Storage Platform Gets High Marks at UNC Charlotte

By Samuel Greengard  |  Posted 01-24-2017 Print Email

The university migrated to a consolidated storage platform to improve computing performance, streamline IT and prepare for anticipated needs in the future.

Storage platform

As organizations wade deeper into the digital workplace, storage systems become an increasingly critical piece of the business and IT puzzle. But not all devices and platforms are created equal.

"Performance and reliability are critical issues," explains Jesse Beauman, assistant vice chancellor for enterprise infrastructure at the University of North Carolina at Charlotte (UNC).

In 2014, the public university, which serves about 28,700 students at a 1,000-acre campus, recognized the need to modernize its storage infrastructure to better handle data, including ERP and other enterprise systems that hold financial records, research data and much more.

"Everything was Fibre Channel, and the systems from multiple vendors were five to seven years old," Beauman says. "There were performance issues, there were equipment failures, and we were swapping out hard drives almost daily across a wide variety of systems. We realized that we had to move to a next-generation storage infrastructure."

The IT team conducted an inventory of existing assets, as well as anticipated needs extending out a decade. After evaluating several vendors over the course of about six months, UNC Charlotte selected an Adaptive Flash Platform from Nimble Storage. It went live with CS700 storage arrays in May 2015.

The technology offered an attractive price point, desired performance, energy savings and features that match the university's IT requirements, according to Beauman. The hybrid arrays, which run in two separate campus data centers located about a mile apart, have delivered several benefits.

For instance, Beauman reports that the university has achieved power and heat savings hovering around 80 percent, partly by reducing the footprint roughly in half. In the past, IT staff members spent as much as 30 percent of their time troubleshooting and fixing problems. That has dropped to near zero. At the same time, the storage arrays have increased storage capacity by about 25 percent.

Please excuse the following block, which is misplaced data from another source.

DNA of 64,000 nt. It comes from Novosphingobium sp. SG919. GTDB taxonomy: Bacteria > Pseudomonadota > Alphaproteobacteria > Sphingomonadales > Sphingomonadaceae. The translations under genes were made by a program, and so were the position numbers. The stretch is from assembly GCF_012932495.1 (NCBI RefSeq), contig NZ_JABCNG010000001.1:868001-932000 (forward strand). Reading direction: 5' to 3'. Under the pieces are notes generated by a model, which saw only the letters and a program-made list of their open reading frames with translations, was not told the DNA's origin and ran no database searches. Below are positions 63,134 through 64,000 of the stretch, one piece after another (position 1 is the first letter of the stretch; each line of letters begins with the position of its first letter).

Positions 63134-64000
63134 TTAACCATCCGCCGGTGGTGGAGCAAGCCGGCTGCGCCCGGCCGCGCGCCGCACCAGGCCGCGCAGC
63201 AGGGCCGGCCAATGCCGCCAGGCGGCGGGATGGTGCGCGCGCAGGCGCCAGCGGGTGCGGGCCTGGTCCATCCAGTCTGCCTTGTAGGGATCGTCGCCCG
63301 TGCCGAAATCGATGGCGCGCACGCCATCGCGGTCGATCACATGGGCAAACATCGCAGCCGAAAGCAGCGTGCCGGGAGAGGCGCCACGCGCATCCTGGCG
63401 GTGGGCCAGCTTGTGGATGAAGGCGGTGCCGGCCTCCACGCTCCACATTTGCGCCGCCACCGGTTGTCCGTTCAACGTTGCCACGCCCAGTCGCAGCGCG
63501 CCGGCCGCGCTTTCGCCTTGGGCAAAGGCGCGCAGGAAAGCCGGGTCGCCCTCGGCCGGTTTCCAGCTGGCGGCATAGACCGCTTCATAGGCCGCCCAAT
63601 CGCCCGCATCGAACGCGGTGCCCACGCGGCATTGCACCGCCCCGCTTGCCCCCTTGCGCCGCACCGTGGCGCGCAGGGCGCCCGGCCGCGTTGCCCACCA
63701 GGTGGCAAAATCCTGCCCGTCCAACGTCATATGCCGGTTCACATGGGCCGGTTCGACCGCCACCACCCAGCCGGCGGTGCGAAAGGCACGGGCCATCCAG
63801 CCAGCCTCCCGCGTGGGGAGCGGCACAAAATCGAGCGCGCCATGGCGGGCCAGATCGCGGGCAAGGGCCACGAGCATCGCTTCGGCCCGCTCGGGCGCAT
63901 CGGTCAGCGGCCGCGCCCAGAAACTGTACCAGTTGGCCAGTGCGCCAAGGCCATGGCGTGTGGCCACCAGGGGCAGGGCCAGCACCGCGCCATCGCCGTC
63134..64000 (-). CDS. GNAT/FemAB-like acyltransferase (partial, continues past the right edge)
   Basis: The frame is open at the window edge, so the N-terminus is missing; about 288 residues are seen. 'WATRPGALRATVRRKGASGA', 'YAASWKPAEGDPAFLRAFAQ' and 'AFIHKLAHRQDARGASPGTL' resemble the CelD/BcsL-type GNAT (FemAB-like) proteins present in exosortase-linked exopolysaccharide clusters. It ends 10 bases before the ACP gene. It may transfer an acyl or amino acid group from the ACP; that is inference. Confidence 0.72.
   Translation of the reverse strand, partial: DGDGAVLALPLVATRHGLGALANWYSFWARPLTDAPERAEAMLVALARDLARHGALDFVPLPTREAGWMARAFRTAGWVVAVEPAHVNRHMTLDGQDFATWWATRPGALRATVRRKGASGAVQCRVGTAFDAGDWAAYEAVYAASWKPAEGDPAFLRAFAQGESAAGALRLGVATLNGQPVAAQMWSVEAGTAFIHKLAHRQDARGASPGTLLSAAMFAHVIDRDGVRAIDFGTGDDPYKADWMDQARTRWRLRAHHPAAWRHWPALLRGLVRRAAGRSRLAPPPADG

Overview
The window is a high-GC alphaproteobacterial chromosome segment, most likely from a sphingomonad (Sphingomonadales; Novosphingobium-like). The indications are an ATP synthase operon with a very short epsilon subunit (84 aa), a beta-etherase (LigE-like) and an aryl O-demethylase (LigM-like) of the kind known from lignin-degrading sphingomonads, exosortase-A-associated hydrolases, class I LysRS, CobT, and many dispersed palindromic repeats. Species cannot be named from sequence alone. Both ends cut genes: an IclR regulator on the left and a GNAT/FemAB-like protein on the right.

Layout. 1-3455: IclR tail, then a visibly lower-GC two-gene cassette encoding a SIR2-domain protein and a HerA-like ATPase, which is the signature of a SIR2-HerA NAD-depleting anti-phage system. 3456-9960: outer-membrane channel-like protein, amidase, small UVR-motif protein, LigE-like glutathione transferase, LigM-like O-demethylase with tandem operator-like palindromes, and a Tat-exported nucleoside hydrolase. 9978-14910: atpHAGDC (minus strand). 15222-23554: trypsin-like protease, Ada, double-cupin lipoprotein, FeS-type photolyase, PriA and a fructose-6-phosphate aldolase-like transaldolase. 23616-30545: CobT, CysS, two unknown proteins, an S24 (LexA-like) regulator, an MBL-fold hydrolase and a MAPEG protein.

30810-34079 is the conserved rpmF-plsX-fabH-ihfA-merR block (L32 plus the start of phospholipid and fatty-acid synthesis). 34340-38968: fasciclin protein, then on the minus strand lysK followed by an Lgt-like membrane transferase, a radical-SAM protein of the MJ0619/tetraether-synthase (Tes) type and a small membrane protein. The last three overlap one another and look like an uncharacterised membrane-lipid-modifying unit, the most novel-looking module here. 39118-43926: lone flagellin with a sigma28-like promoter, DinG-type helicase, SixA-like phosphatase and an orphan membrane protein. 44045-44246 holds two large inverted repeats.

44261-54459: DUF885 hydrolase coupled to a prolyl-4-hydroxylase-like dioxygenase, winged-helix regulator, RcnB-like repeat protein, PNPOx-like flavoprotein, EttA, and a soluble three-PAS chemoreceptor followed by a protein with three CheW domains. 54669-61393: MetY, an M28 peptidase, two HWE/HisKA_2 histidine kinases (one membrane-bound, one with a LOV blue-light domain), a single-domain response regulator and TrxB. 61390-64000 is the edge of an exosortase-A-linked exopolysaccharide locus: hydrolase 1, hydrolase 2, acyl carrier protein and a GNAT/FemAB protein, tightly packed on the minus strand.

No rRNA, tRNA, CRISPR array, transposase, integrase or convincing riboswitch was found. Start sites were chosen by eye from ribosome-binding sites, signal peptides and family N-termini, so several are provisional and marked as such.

Most importantly, the system offers total visibility into devices and data, including cache consumption on the arrays. Beauman and his staff can now identify performance problems in real time and spot a failing drive immediately using InfoSight, a Nimble Storage predictive analytics tool.

UNC Charlotte is currently using about 60 percent of its overall storage capacity. All the data is encrypted, and the system supports multiple locations across the campus, as well as on mobile devices. The data is replicated across the two data centers. The system automatically determines which data resides on the spinning disks and which data is stored on the flash components.

The university also uses open-source Bacula software and Veeam backup software to ensure that all campus data is also backed up in the Amazon Web Services (AWS) cloud. "We have the data available both locally and in the cloud in multiple regions," Beauman explains.

The storage framework has helped UNC Charlotte adapt to an increasingly challenging IT environment, while preparing for the future. "We have experienced a huge improvement in performance and costs," Beauman reports. "The university has moved to a storage framework that fully supports today's digital requirements."

 



 

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